Current medical research and opinion

Alosetron for severe diarrhea-predominant irritable bowel syndrome: improving patient outcomes.

PMID 21208139


Irritable bowel syndrome (IBS) is a common gastrointestinal disorder often diagnosed and managed by primary care physicians (PCPs). Despite the high prevalence of IBS, symptom severity is often underappreciated and inadequately managed. The goal of this review is to discern IBS treatment gaps and identify opportunities for improving its management in the primary care setting, as well as describe the most current clinical experience with alosetron, a targeted treatment for severe diarrhea-predominant IBS (IBS-D) in women. PubMed was searched for English language articles using combinations of the following key words: 'irritable bowel syndrome,' 'diarrhea-predominant irritable bowel syndrome,' 'diagnosis,' 'guidelines,' 'general practice,' 'primary care,' 'quality of life,' 'burden,' 'prevalence,' 'patient satisfaction,' 'patient survey,' 'severe,' 'severity,' and 'alosetron.' Establishing the diagnosis of IBS in primary care represents a clinical challenge for many healthcare professionals. While many patients seek care for IBS symptoms in the primary care setting, evidence shows that PCPs are often unaware of established diagnostic criteria for IBS. Establishing the severity of IBS is also problematic, given the lack of consensus guidelines defining severe IBS, which in turn complicates treatment decisions. Severe IBS is often inferred after inadequate response to conventional agents; the level of disease impact on quality of life and patient functioning also defines severity. The selective 5-HT(3) antagonist alosetron has been shown to provide improvement across multiple symptom domains, and the incidence of adverse events continues to be low since the implementation of the Prescribing Program for Lotronex. Alosetron is the only agent approved by the US Food and Drug Administration for treatment of severe IBS-D in women. PCPs often are required to evaluate and treat suspected IBS. The diagnosis and management of IBS in the primary care setting could be optimized through the use of published diagnostic criteria, adequate assessment of symptom severity, and a thorough knowledge of the therapeutic agents that have provided evidence of effectiveness. In the subset of women who suffer from IBS-D, targeted serotonergic therapy with alosetron has been shown to provide symptom relief across multiple domains, including improvement of the patient's quality of life.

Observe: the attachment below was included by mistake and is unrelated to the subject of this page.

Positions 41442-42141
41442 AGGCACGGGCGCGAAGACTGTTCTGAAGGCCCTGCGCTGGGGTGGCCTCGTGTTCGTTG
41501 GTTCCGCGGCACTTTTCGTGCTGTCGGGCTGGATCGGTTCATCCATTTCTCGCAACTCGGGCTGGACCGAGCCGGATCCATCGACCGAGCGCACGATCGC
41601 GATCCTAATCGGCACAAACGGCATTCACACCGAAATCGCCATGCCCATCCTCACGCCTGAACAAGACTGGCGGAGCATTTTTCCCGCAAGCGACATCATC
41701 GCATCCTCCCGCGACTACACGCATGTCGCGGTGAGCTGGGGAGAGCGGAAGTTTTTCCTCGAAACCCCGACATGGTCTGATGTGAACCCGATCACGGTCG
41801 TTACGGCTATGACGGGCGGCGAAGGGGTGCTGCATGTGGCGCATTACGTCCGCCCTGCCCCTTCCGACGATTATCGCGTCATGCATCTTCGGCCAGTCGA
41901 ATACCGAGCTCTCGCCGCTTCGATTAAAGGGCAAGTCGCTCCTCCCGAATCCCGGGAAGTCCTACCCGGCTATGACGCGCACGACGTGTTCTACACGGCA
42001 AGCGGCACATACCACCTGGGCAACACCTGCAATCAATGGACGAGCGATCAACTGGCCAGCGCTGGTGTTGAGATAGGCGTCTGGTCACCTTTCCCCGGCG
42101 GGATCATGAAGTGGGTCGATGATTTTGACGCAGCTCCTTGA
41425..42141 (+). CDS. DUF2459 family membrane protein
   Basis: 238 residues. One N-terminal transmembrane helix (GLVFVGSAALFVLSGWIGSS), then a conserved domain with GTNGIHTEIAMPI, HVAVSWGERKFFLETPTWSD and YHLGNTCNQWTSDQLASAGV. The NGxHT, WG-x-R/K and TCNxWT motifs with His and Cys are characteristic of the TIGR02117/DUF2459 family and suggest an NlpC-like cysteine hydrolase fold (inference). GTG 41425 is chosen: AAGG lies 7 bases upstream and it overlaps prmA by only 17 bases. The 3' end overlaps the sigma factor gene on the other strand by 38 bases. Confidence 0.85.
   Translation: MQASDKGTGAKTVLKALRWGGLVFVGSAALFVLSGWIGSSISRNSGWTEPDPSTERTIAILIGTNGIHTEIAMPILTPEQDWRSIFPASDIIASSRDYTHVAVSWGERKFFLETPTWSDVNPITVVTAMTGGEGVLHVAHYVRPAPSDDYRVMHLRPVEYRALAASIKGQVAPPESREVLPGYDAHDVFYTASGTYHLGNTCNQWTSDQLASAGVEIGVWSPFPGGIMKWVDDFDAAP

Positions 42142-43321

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Alosetron hydrochloride, ≥98% (HPLC)